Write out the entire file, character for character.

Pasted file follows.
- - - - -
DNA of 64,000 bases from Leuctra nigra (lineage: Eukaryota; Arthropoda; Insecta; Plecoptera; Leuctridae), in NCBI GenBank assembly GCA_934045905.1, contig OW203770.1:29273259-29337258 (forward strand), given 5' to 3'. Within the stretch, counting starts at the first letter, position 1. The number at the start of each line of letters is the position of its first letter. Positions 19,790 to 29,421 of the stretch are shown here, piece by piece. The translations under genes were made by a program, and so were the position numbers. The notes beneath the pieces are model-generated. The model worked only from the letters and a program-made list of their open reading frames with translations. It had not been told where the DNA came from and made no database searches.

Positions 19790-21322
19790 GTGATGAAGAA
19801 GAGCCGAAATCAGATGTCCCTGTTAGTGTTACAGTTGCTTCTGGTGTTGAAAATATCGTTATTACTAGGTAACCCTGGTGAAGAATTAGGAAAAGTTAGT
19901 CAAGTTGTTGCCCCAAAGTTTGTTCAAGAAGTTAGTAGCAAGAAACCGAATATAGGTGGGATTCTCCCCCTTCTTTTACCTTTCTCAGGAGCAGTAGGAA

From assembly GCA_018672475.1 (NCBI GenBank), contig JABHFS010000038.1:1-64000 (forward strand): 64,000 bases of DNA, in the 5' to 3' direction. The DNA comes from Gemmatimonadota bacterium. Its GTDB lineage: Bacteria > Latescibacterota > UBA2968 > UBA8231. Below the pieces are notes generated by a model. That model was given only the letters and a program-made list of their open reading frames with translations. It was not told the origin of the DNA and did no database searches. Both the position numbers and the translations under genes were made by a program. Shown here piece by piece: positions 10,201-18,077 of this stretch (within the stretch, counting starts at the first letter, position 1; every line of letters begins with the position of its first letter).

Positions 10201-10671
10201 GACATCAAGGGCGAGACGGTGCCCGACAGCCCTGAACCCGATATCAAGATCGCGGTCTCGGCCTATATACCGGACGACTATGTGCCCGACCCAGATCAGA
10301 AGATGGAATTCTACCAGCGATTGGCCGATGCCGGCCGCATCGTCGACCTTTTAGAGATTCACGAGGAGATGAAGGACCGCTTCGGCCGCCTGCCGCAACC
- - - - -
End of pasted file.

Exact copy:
DNA of 64,000 bases from Leuctra nigra (lineage: Eukaryota; Arthropoda; Insecta; Plecoptera; Leuctridae), in NCBI GenBank assembly GCA_934045905.1, contig OW203770.1:29273259-29337258 (forward strand), given 5' to 3'. Within the stretch, counting starts at the first letter, position 1. The number at the start of each line of letters is the position of its first letter. Positions 19,790 to 29,421 of the stretch are shown here, piece by piece. The translations under genes were made by a program, and so were the position numbers. The notes beneath the pieces are model-generated. The model worked only from the letters and a program-made list of their open reading frames with translations. It had not been told where the DNA came from and made no database searches.

Positions 19790-21322
19790 GTGATGAAGAA
19801 GAGCCGAAATCAGATGTCCCTGTTAGTGTTACAGTTGCTTCTGGTGTTGAAAATATCGTTATTACTAGGTAACCCTGGTGAAGAATTAGGAAAAGTTAGT
19901 CAAGTTGTTGCCCCAAAGTTTGTTCAAGAAGTTAGTAGCAAGAAACCGAATATAGGTGGGATTCTCCCCCTTCTTTTACCTTTCTCAGGAGCAGTAGGAA

From assembly GCA_018672475.1 (NCBI GenBank), contig JABHFS010000038.1:1-64000 (forward strand): 64,000 bases of DNA, in the 5' to 3' direction. The DNA comes from Gemmatimonadota bacterium. Its GTDB lineage: Bacteria > Latescibacterota > UBA2968 > UBA8231. Below the pieces are notes generated by a model. That model was given only the letters and a program-made list of their open reading frames with translations. It was not told the origin of the DNA and did no database searches. Both the position numbers and the translations under genes were made by a program. Shown here piece by piece: positions 10,201-18,077 of this stretch (within the stretch, counting starts at the first letter, position 1; every line of letters begins with the position of its first letter).

Positions 10201-10671
10201 GACATCAAGGGCGAGACGGTGCCCGACAGCCCTGAACCCGATATCAAGATCGCGGTCTCGGCCTATATACCGGACGACTATGTGCCCGACCCAGATCAGA
10301 AGATGGAATTCTACCAGCGATTGGCCGATGCCGGCCGCATCGTCGACCTTTTAGAGATTCACGAGGAGATGAAGGACCGCTTCGGCCGCCTGCCGCAACC